December 14, 2009

Kitchen Fail/Win: The Five-Egg Omelet

I'm not very good at breakfast foods. Visiting T in London last spring, I managed to ruin pancakes. The burner was too hot, so the pancakes burned on the outside while remaining disturbingly raw on the inside. The Lyle's Golden Syrup, which we used in place of maple syrup (which really doesn't seem to exist in the U.K.), was about as thick and tasty as tar. All in all, it was a bad experience.

Fast forward to yesterday morning, when I decide to make a caramelized onion, tomato, and goat cheese omelet. Sounds good, right? Well, the second one was.

There I am in the kitchen, having actually looked up omelet techniques in Mark Bittman's How to Cook Everything, since I am well aware of my tendency to botch simple dishes. I've beaten the eggs with some milk, buttered the pan, and poured the mixture in to cook. T walks in, and the following exchange ensues:

T: Wow, how many eggs are in that omelet?
K: Five. That's what the recipe called for.
T: That's great--I'm starving.
K (eyeing the giant mass of eggs in the pan): Wait, you want this all to yourself?
T: Well, yeah. What did you think, we were going to split an omelet?
K: No...OK, well, I guess this means I can mess up on the first one and serve you the second.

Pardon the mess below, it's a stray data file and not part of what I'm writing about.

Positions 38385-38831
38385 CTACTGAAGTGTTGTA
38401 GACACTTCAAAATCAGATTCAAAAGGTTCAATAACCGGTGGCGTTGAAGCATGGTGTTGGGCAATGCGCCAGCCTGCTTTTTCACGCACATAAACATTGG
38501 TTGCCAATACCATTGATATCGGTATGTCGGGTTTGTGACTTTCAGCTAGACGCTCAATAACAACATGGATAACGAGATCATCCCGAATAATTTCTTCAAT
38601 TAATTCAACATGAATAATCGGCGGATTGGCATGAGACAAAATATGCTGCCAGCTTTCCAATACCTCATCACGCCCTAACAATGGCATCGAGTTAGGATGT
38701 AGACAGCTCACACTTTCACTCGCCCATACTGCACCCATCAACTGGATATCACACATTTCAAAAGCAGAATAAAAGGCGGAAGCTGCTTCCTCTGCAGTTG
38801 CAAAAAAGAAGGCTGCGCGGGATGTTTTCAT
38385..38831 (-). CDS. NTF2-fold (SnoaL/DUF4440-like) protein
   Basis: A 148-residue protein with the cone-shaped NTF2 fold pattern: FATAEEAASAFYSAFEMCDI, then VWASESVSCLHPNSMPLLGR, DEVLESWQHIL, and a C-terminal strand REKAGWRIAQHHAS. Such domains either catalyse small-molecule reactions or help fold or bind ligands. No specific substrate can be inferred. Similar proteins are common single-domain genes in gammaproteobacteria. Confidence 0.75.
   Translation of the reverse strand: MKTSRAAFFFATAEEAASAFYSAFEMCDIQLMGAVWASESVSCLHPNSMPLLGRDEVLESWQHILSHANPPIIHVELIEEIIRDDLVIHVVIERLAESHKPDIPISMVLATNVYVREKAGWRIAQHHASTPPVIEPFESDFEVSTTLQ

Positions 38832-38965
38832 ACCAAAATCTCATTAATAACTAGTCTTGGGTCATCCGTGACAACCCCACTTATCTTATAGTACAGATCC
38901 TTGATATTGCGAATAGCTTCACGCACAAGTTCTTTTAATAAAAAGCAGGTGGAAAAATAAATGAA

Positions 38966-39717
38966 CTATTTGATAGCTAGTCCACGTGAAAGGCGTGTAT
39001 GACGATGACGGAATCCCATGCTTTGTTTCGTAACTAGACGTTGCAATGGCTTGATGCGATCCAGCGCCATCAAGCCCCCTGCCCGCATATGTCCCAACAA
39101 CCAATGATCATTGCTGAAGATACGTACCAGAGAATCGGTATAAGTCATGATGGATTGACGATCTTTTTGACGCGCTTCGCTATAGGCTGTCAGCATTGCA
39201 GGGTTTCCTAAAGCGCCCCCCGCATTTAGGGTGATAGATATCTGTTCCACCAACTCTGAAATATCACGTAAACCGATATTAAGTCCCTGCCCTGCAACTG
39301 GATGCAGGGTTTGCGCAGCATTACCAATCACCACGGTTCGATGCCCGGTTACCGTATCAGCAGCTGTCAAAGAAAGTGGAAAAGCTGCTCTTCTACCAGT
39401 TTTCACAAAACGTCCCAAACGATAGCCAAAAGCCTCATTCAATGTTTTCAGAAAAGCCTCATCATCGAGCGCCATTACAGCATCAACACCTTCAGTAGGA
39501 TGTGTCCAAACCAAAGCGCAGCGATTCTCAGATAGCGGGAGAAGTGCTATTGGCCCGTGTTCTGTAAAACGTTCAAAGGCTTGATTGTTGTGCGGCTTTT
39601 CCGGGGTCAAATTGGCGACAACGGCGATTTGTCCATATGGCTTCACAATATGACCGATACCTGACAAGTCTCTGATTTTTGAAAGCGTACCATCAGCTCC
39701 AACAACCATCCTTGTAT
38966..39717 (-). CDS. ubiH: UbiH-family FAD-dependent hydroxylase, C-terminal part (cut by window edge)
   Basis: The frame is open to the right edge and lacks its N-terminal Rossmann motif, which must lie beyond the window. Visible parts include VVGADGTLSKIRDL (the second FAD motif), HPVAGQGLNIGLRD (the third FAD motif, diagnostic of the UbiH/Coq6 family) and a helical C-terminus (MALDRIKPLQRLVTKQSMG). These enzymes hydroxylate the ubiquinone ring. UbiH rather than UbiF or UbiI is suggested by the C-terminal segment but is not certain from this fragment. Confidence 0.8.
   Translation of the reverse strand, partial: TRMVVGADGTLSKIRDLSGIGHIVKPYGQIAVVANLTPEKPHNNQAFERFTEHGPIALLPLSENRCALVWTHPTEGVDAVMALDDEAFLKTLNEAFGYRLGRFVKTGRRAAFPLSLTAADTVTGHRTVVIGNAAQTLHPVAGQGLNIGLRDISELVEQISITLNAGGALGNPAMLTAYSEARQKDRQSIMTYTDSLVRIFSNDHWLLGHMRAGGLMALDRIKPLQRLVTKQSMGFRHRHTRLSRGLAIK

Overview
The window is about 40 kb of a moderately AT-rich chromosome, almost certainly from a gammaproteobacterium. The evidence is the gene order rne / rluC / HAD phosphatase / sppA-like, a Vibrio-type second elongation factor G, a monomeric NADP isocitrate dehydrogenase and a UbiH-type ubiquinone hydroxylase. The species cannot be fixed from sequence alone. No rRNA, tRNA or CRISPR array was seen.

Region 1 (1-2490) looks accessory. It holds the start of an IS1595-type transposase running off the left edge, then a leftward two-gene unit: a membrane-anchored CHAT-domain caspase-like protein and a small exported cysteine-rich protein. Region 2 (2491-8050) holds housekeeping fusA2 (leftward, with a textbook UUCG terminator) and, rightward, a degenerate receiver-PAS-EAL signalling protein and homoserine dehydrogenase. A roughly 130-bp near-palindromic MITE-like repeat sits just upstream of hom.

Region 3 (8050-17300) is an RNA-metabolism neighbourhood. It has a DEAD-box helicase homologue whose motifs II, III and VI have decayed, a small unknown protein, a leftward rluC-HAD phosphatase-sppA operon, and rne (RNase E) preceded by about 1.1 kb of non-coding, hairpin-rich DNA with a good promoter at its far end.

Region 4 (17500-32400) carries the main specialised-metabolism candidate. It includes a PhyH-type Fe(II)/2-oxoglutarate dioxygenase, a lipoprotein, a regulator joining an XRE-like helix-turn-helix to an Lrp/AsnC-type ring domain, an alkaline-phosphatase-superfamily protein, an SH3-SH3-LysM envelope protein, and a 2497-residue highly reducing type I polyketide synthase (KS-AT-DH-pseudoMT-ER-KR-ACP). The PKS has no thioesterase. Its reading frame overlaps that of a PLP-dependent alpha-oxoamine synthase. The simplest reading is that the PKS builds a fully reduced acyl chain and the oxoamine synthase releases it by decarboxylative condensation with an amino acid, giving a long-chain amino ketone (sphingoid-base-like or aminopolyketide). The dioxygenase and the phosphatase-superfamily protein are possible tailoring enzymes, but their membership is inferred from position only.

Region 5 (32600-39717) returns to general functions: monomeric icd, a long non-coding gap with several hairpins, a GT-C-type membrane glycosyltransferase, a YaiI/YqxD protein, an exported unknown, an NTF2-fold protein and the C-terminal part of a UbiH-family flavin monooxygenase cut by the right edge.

T: No, no, it's fine. I'll eat the first one.

Now, the problem with a five-egg omelet is that it is undeniably thick, and really hard to cook evenly, even over low heat. I did not know this, as this was literally the first omelet I had ever made. By the time I got the goat cheese, caramelized onions, and tomatoes into the omelet, folded it, and flipped it over, the eggs were too dry on the outside, and too runny on the inside.

I served the omelet to T, who gently pointed out the dry egg issue...several times. Granted, once he reached the filling in the middle, he seemed to enjoy it. But the dryness of the eggs and the sheer size of the omelet (both ends hung off the plate) made it less than a successful endeavor.

My omelet, however, was fantastic. I made it with three eggs, doubled the amount of goat cheese (a wise choice), and cooked it for much less time. As T was struggling through the last bites of his omelet and washing them down with orange juice, I began to dig in to my buttery, flavorful omelet and tasted success...finally.

To keep this post from getting too long, I'll share the successful recipe in a separate post. Suffice it to say, though, that I learned a thing or two about omelets yesterday. And I guess that's the best part about this whole "teaching myself to cook" thing; every mistake helps me learn more and become a better cook. Too bad T signed up to eat the mistake, though.

1 comment:

  1. Eggs are actually really difficult to cook well, so don't feel embarrassed about looking up techniques! Cooking eggs is often the interview for cooks/chefs.

    I was terrified when the executive chef/owner of Savor told me she wanted me to start being the brunch cook. She actually teaches an omelet making class at Williams-Sonoma once a month, so I got my own personal lesson. Oddly, it began with me flipping dry beans in a pan for a week and progressed to 3 egg omelets. I still to this day cannot properly make an all egg white omelet though.